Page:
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Instagram launches feature that urges teens to take a break

Instagram on Tuesday launched a feature that urges teenagers to take breaks from the photo-sharing platform and announced other tools aimed at protecting young users from harmful content on the Facebook-owned service. 

Duelmen, Germany – August 10: Two teenagers and their father are busy with their smartphones. Staged picture on August 10, 2017 in Duelmen, Germany. (Photo by Ute Grabowsky/Photothek via Getty Images)

The previously announced “Take A Break” feature encourages teens to stop scrolling if they have been on the social media platform for a while, Instagram head Adam Mosseri said in a blog post. It rolled out to the U.S., United Kingdom, Ireland, Canada, New Zealand and Australia on Tuesday and would reach the rest of the world early next year, he said. 

07 December 2021, Baden-Wuerttemberg, Villingen-Schwenningen: The application app Instagram is seen on the display of an iPhone SE. Photo: Silas Stein/dpa (Photo by Silas Stein/picture alliance via Getty Images)

07 December 2021, Baden-Wuerttemberg, Villingen-Schwenningen: The application app Instagram is seen on the display of an iPhone SE. Photo: Silas Stein/dpa (Photo by Silas Stein/picture alliance via Getty Images)

Young teenager girl age 17 texting on IPhone happy home outdoors smiling smile. (Photo by: Education Images/Universal Images Group via Getty Images)

Young teenager girl age 17 texting on IPhone happy home outdoors smiling smile. (Photo by: Education Images/Universal Images Group via Getty Images)

Young users will see notifications about the feature and be urged to set reminders to take more breaks going forward, the post said. It’s one of the efforts that Facebook, renamed Meta Platforms, has touted on its platforms as it weathers backlash about not doing enough to rein in harmful content and faces new legislation looking to impose restrictions on tech giants. 

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Former Facebook product manager turned whistleblower Frances Haugen has testified to U.S. and European lawmakers working on those measures, citing internal company research suggesting that peer pressure generated by Instagram has led to mental health and body-image problems in young users, especially girls, and in some cases, eating disorders and suicidal thoughts.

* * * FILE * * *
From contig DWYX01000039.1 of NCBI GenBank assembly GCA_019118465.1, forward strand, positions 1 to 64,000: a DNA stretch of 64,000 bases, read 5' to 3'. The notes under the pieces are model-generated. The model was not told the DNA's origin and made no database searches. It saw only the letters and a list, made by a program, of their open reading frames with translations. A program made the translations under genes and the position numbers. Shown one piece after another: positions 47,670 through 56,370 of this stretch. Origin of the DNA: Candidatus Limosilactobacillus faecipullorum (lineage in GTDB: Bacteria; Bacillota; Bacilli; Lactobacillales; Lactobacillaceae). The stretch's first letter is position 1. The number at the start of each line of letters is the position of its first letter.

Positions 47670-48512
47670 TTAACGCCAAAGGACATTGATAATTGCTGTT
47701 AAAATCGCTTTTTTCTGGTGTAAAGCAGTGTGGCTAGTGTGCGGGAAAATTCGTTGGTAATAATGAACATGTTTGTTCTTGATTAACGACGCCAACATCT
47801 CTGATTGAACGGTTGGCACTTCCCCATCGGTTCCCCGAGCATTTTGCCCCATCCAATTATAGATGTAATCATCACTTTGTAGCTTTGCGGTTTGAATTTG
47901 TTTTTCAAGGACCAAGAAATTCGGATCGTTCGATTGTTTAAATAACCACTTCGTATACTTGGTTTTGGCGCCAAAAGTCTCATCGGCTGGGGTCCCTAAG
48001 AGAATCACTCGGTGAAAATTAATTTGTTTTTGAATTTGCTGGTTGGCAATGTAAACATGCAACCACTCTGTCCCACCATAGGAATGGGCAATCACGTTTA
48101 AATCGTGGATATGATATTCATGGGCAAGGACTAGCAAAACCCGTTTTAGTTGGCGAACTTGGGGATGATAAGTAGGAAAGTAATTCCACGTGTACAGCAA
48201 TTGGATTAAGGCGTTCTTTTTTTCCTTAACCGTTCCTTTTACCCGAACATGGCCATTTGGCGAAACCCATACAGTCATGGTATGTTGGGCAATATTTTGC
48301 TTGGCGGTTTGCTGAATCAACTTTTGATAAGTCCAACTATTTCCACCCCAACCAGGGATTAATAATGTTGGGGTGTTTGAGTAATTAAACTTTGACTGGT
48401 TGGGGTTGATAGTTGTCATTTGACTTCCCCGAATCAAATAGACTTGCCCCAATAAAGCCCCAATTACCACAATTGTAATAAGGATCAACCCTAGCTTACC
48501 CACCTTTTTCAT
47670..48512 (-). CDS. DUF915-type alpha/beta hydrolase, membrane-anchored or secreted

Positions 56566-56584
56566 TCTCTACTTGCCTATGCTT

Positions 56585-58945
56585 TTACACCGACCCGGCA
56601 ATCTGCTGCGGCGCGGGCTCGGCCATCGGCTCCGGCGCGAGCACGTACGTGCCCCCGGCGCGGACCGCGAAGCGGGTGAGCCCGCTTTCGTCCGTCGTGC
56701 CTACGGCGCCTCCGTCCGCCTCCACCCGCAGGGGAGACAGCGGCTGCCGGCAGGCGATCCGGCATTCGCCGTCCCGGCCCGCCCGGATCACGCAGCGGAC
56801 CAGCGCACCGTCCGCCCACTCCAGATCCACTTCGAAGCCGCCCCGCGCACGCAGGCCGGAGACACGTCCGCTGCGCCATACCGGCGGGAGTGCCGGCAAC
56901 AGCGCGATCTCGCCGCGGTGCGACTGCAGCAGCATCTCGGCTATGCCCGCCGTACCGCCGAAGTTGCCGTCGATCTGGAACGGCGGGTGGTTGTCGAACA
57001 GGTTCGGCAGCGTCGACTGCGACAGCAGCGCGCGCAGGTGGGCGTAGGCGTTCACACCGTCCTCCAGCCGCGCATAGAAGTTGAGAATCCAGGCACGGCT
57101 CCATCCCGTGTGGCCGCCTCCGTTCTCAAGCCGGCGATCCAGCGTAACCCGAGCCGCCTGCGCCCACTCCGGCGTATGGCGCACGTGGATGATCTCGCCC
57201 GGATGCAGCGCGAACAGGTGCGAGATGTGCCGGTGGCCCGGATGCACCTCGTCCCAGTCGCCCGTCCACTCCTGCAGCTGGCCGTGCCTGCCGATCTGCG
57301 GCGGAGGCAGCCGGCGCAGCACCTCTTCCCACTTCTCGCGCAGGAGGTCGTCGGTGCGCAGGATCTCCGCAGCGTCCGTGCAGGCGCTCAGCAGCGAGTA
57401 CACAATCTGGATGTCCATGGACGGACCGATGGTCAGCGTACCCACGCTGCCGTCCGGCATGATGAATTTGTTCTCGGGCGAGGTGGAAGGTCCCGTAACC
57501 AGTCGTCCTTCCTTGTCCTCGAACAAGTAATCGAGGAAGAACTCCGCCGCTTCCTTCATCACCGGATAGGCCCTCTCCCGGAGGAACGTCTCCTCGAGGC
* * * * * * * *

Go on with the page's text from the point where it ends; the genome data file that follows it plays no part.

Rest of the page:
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She spoke again last week to Congress, urging U.S. lawmakers to move forward with proposals introduced after her first appearance in October. That includes restrictions on the long-standing legal protections for speech posted on social media platforms. 

WASHINGTON, DC - OCTOBER 05: Facebook whistleblower, Frances Haugen appears before the Senate Commerce, Science, and Transportation Subcommittee during a hearing entitled 'Protecting Kids Online: Testimony from a Facebook Whistleblower' at the Russell Senate Office Building on October 05, 2021 in Washington, DC. (Photo by Matt McClain-Pool/Getty Images)

WASHINGTON, DC – OCTOBER 05: Facebook whistleblower, Frances Haugen appears before the Senate Commerce, Science, and Transportation Subcommittee during a hearing entitled ‘Protecting Kids Online: Testimony from a Facebook Whistleblower’ at the Russell Senate Office Building on October 05, 2021 in Washington, DC. (Photo by Matt McClain-Pool/Getty Images)

Haugen also has offered guidance on new online rules that are much further along in the U.K. and European Union, which has pioneered efforts to rein in big technology companies. 

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On Tuesday, Instagram also announced that its first tools for parents will roll out early next year, allowing them to see how much time their teens spend on Instagram and set time limits. 

The social media platform also said it’s developing features that will stop people from tagging or mentioning teens that don’t follow them, nudge young users to other things if they have been focused on one topic for a while and be stricter about what posts, hashtags and accounts it recommends to try to cut down on potentially harmful or sensitive content. 


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